Here one must attend carefully to definitions (cf. In I Post. An. L.5). Henri Grenier, author of the influential manual, Thomistic Philosophy, tells us that “[a] principle is that from which a thing in any way proceeds” (Vol. 1, no. 217). Aquinas, commenting on Aristotle’s Physics, tells us that, when Aristotle talks about “principles”: “per principia videtur intelligere causas moventes et agentes, in quibus maxime attenditur ordo processus cuiusdam”—“by principle he seems to mean moving causes and agents in which, more than in others, there is found an order of some progression” (In I Phys. L.1). Elsewhere he says “Tria videntur de ratione principiorum esse: primum quod non sint ex aliis; secundum quod non sint ex alterutris; tertium quod omnia alia sint ex eis”—“Three things seem to belong to the very nature of principles. First, they are not from other things. Secondly, they are not from each other. Thirdly, all other things are from them” (In I Phys. L.10).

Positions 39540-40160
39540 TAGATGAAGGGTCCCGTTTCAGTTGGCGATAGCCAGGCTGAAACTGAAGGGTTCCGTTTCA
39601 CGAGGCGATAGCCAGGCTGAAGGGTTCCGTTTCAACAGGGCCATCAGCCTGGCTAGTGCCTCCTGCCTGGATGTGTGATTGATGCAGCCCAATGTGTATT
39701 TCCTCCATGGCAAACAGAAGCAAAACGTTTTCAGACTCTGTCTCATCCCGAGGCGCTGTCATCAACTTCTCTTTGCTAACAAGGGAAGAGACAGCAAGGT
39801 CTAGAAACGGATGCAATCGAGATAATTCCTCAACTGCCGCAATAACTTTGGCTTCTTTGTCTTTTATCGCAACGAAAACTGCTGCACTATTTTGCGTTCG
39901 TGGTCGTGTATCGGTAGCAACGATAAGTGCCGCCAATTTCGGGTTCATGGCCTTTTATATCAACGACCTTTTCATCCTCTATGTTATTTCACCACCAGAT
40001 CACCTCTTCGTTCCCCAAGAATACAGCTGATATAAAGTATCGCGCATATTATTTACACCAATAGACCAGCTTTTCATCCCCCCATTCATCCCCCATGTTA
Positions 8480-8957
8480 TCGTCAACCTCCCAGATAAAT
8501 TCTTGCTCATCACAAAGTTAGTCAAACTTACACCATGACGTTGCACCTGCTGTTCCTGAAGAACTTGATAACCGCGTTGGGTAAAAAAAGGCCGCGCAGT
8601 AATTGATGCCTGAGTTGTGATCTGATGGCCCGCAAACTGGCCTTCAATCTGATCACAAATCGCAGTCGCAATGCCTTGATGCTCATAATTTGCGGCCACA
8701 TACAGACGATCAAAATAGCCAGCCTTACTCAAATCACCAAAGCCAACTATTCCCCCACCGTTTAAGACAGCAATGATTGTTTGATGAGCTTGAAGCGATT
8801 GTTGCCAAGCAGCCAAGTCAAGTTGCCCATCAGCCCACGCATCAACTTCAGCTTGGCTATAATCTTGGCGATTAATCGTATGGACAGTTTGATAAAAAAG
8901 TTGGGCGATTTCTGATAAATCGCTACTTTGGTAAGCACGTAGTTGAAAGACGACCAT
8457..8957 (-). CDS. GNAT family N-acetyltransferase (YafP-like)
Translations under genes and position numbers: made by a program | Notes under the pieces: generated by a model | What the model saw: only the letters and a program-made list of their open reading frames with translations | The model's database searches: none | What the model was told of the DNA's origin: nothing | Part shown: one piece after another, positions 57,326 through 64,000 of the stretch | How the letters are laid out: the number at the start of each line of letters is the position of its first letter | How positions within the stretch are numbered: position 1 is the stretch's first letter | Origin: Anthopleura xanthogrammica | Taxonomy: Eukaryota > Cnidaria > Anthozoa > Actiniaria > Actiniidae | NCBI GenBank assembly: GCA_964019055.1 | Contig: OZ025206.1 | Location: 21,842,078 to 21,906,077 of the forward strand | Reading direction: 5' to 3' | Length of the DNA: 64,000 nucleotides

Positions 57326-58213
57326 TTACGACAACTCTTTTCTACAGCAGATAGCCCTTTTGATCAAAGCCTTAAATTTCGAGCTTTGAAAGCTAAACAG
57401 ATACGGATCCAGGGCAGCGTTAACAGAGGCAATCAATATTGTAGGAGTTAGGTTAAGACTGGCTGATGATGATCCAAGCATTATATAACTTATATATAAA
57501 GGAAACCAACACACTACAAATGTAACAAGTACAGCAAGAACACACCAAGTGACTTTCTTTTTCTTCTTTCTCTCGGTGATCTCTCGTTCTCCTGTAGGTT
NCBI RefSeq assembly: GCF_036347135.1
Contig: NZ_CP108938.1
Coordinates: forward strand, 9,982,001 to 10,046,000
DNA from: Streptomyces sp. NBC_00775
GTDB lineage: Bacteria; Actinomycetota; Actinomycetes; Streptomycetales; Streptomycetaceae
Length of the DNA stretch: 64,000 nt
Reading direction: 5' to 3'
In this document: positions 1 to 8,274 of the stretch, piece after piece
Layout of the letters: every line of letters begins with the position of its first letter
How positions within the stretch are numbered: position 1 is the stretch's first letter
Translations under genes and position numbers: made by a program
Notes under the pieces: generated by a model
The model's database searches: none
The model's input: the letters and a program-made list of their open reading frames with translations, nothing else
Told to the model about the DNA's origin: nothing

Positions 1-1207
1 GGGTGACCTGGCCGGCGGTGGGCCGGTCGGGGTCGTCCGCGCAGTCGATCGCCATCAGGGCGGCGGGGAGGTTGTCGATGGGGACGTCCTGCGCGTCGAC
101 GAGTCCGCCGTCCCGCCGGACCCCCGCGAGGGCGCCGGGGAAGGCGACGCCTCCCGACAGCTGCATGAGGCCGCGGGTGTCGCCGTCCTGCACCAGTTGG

Aquinas goes on to tell us that “Sicut autem ratio est principium humanorum actuum, ita etiam in ipsa ratione est aliquid quod est principium respectu omnium aliorum”—“Now as reason is a principle of human acts, so in reason itself there is something which is the principle in respect of all the rest: wherefore to this principle chiefly and mainly law must needs be referred” (ST I-II q.90 a.2 co.). Aquinas shows that the first principle is the last end, which for human life is happiness (ibid.). Indeed, Aquinas, following Augustine, argues that happiness is the last end proper to man as a rational creature (ST I-II q.1 a.8 s.c. & co.; e.g., Augustine, De Trinitate lib. XIII, c.5). Aquinas demonstrates at length that perfect happiness cannot consist in wealth, honor, glory, power, or any other bodily good (ST I-II q.2 a.1–5). Neither can happiness consist of delight, even delight in the supreme good (ST I-II q.2 a.6). Happiness must be therefore a good of the soul (but not in the soul) and indeed the universal good, the object of all men’s desires—God (ST I-II q.2 a.7–8).